Emmanuel Macron is currently the favourite to win the 2017 French election.

At 39 years old, he is the youngest candidate in the race – and the only one with no experience in running a campaign.

He served under President François Hollande as Minister of Economy, Industry, and Digital Data, but only truly entered the public consciousness when he rebelled against the socialist party he served, and run as an independent presidential candidate for his ‘En Marche!’ movement.

Now, he is tipped in the polls to go through to the second round of the elections, and face-off with Marine Le Pen for the presidency.

From a political nobody, to one of the front runners of the 2017 French elections, this is everything you need to know about Emmanuel Macron, leader of En Marche!.

Foto: Emmanuel Macron outside 10 Downing Street in central London. source Reuters/Stefan Wermuth

Emmanuel Macron was born on 21 December 1977 in Amiens, a city in northern France. He is the eldest child of Jean-Michel Macron and Françoise Macron-Nogues and only family member not to have pursued a career in medicine.

His dad was a neurologist at the University Hospital of Amiens, while his mother was a paediatrician. His younger brother and sister also kept to the family tradition to become a cardiologist and nephrologist respectively.

Macron, on the other hand, has had a fairly non-linear career path. In high school, Macron studied sciences, before going on to take philosophy at Nanterre university. The apprentice philosopher then left Nanterre to head to the Institute of Political Science (Sciences Po), before studying at the " École nationale d'administration (ENA)", two of the most prestigious French schools.

After studying, he became a financial investment banker at Rotschild & Cie. which he left in 2012, before becoming deputy secretary-general at the Elysée. He then served in François Hollande's cabinet as economy minister.

Foto: Macron and his wife Brigitte Trogneux. source REUTERS/Philippe Wojazer

An unconventional romance

In 2007, Macron married his former high-school French teacher Brigitte Trogneux, who is 24 years his senior. They met at the private, catholic school La Providence in Amiens. At the time, he was 15-years-old.

Brigitte Trogneux was, according to the IB Times, charmed by young Macron's intelligence and once stated: "Emmanuel's skills are totally above average. You can say I say this because we're married, but this is the teacher speaking."

During a speech at their wedding, Macron thanked family and friends for "accepting" and "supporting" the couple throughout the years.

Foto: French President Francois Hollande with French Prime Minister Manuel Valls and Macron. source AP Photo/Yoan Valat

The beginning of a political career

Macron was asked by Hollande to replace Arnaud Montebourg as Minister of Economy, Industry, and Digital Data in 2014.

Macron's predecessor was considered a protectionist, and his most famous campaign was probably "Made in France," where he pushed individuals to buy French products over foreign goods.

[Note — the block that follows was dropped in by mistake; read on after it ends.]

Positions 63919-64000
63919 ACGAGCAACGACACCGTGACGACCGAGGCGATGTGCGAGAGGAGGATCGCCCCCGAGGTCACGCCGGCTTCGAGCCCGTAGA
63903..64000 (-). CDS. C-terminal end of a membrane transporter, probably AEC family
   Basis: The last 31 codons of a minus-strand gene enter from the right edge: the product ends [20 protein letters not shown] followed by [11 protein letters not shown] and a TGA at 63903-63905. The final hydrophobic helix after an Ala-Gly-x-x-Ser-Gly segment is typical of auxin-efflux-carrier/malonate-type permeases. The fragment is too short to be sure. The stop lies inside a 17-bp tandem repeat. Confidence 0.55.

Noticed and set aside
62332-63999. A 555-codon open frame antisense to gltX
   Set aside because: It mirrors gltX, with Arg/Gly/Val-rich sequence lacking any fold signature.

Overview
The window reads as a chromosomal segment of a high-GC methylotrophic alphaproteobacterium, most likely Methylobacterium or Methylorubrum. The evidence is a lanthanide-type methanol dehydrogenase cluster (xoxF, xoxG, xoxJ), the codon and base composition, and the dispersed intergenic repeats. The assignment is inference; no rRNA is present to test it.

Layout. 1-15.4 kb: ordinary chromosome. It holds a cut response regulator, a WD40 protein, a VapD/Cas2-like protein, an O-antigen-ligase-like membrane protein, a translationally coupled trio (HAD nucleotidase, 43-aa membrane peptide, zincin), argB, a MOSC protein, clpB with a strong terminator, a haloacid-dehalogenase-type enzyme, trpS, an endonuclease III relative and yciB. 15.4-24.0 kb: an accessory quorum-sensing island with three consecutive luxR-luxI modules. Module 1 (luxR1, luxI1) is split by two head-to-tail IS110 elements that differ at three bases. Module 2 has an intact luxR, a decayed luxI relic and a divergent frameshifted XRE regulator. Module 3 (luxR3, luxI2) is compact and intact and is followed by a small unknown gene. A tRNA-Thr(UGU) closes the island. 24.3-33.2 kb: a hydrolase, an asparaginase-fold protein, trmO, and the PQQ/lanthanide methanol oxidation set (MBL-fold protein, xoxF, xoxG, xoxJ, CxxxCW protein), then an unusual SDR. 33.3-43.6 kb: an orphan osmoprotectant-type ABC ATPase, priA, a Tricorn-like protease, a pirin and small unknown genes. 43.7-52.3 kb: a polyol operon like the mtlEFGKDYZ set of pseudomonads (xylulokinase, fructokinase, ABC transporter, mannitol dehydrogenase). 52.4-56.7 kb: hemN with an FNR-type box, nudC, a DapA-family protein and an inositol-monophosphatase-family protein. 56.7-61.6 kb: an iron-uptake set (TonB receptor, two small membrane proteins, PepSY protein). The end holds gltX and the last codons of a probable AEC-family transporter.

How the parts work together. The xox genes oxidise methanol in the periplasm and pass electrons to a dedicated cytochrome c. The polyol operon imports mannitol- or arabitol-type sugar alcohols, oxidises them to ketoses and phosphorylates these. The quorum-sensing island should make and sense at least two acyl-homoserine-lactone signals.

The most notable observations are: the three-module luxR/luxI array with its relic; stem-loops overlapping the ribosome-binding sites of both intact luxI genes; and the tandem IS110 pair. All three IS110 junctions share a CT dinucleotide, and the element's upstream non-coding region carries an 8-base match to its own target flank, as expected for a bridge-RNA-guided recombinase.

Macron on the other hand, is pro-businesses, pro-EU, and even urged American scientists, academics, and entrepreneurs, who feel uneasy about President Donald Trump's administration, to move to France.

Montebourg was essentially sacked because he was outspoken about government cuts. A threat the Hollande government averted by ousting Montebourg from his position.

Foto: source REUTERS/Jacky Naegelen

Macron was tasked with reforming France's economy after zero growth for the past three years.

One of Macron's biggest accomplishments as a minister under Hollande is his eponymous pro-business "Loi Macron." He wrote it to steer the socialist government towards more business-friendly policies, and wrote it with Prime Minister Manuel Valls.

This was the first law he tried to pass as economy minister and it was extremely unpopular with the French population as well as Parliament. Many believed that it went against the socialist values of France.

The law was actually so unpopular with both the National Assembly and Senate that it had to be passed by invoking article 49, which made it a question of confidence in Parliament.

The law was a solution to shake up an economy drowning in rules and regulations as well as boost growth. Interestingly, there was no mention of the 35-hour-week working limit, which Macron is extremely vocal about as he says it constrains business.

Foto: source REUTERS/Philippe Wojazer

Difficult relationship with Hollande

It's no secret that Macron and Hollande have a difficult relationship. The French saying "I love you, me either" comes in mind, when attempting to describe it. Macron was Hollande's mentee. They met in 2006 through a friend, and reports state that they got along well.

In March 2015, Macron was asked in a radio interview with Europe 1 whether he wanted François Hollande to be president again. Macron stated that he was loyal to Hollande and the president of France was the "legitimate" candidate.

A year later, he launched his movement "En Marche!" which roughly translates as "forward." Francois Hollande said of his protégé "he needs to be in the team, under my authority."

"En Marche!"

Although Macron served in a socialist government, he is standing for presidency as an independent, socially liberal, and pro-business centrist candidate. This is seen by many as a rebellion.